Saturday Mark was scheduled to work at the Dublin Food Coop for a few hours, so I spent some time trying to finish that damned silk dress that has been hanging over my head. But then after a while I had the brilliant idea that since I had to bike to our evening plans and couldn't wear the long dress I'd had planned, that I should make myself a quick little number, ala Cinderella. So I set to work with a cowl-neck top pattern that I have been wanting to make as a dress. I sped along, but alas, I only got about 3/4 of the way through the dress before I had to jump in the shower in order to leave and meet Mark. We had tickets to see A Certain Ratio at The Button Factory. So I put together a bike-ready ensemble and ran out the door.
The show was enjoyable, though not so well attended. When we first walked in, we were among only a handful of people there. The opening band was not unpleasant -- they weren't horrible, but they didn't blow me away either. Then again, I'm trying to remember the last time a band or musician blew me away...hmmm. We realized, when A Certain Ratio hit the stage, that we'd been sitting next to two of the band members (the female singer and the guitarist). They put on a good show:
Then we headed over to Seomra Spraoi for the Queer Spraoi Ball, but sadly by then it was already midnight, and Seomra Spraoi had turned into a pumpkin and they weren't letting anyone else in, which actually was understandable since the event was to end at one am. So as a consolation prize, I agreed to grab "just one drink" at Fibber Magees. We biked back towards town and popped in.
I don't really mind the place so much, but when you walk in, you do get smacked in the face with the smell of hairspray and farts. That's really the best way to describe it. It's a strange melange of folks who congregate there -- from normy dudes to metalheads to goth chicks to what Mark would describe as "hipsters" -- and there are always really horrendously bad patent leather garments (usually boots you'd imagine a stripper would wear or a corset), bad dreadlocks, 90s-style manic panic hair, and someone asleep. On this night, the place was particularly trashed because there had been a show, so there was broken glass all over the floor. But still, even though it sounds like I'm cutting down the place, I actually don't mind it there. Good people watching, as you can imagine. And if you're not in the mood to talk, you can watch people play pool. Or you can place bets on who is going to fall asleep next.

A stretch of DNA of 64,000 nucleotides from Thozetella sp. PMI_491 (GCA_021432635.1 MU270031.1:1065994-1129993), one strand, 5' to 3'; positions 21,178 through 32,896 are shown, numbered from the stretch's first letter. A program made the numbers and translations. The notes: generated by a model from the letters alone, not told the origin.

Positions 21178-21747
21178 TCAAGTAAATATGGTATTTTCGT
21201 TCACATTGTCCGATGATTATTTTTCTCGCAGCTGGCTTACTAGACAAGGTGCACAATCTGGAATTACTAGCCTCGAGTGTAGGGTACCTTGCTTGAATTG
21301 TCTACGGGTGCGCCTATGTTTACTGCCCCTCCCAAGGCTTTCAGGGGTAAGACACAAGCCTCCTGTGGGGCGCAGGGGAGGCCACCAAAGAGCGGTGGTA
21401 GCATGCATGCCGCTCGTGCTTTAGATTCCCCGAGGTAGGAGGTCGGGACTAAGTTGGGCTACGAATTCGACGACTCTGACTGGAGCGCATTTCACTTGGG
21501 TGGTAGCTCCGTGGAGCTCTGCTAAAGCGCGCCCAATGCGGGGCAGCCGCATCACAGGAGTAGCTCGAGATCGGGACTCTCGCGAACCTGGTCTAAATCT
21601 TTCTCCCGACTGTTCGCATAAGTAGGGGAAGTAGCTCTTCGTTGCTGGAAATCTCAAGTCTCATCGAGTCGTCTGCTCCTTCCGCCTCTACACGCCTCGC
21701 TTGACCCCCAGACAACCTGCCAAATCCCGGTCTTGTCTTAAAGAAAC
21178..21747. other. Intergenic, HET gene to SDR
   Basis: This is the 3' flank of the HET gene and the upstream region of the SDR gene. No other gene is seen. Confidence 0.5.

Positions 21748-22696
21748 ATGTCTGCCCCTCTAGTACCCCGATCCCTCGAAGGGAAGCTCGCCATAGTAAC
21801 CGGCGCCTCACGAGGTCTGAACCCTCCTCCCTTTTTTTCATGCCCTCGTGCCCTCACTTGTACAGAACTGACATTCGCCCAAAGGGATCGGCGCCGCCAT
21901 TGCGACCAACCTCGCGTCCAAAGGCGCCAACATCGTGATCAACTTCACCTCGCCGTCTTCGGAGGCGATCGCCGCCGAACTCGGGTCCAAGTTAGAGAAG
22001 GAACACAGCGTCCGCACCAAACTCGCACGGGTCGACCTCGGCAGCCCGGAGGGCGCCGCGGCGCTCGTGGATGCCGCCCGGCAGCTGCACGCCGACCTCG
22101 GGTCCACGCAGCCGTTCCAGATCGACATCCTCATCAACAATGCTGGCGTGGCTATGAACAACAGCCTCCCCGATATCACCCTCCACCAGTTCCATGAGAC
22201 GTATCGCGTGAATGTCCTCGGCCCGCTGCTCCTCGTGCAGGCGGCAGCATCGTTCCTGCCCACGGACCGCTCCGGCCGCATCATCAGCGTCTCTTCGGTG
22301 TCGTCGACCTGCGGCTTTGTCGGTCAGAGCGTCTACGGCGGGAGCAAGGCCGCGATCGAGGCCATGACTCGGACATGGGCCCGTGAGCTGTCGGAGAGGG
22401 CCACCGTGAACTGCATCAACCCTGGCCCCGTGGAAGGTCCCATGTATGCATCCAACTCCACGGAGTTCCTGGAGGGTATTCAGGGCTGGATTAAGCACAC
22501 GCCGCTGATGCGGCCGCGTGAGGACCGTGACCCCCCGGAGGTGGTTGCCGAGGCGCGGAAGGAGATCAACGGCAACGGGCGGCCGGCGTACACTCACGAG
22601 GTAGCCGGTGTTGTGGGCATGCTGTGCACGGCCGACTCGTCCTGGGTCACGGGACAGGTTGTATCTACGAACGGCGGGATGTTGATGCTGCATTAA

Yesterday I volunteered for most of the day at Seomra Spraoi in the kitchen for the cafe that was open from 3 to 5. This happens every Sunday, and if you haven't been and you live in Dublin, I HIGHLY RECOMMEND IT. There's a suggested donation, which is always very, very reasonable (I think yesterday it was 4 euro), and you get to stuff your face with the most delicious vegan food. We made a lovely eggplant,zucchini, lentil dish with brown rice, served with a mixed lettuce salad and a cucumber mint salad, multi-grain bread, and then this amazing dessert topped with this toffee sauce. Yum yum yummmm.
Spending the day there, I was able to speak with some new people I'd never met before, as well as those I had, and all in all keep working on establishing ties in my community here. In particular I spoke with a woman who happens to be getting her PhD at Mark's school -- not in the same department, but in a kinda-sorta related one, and I think they would probably have some things to talk about if they met, so I hope to see her again around town.
Even though I was totally beat, I relaxed for a couple of hours at home and then Mark and I headed over to Cabra to spend time at the pub with his parents and uncle. They were all very lively and had the gift of gab last night! But by some grace, I mustered up the energy to be attentive and enjoy every second of the story telling without yawning once. Mark very happily reported his good marks, and they seemed quietly proud of his work. I always enjoy going up to see them because it reminds me of why I am here, because sometimes I do get down in the dumps and even a little homesick. But being with Mark's family makes me feel like I have family here, even if it's by marriage. I'm starting to feel a sense of belonging, anyways, if only the beginning of that emotion. And I suppose that's the first step in shirking the label of stranger.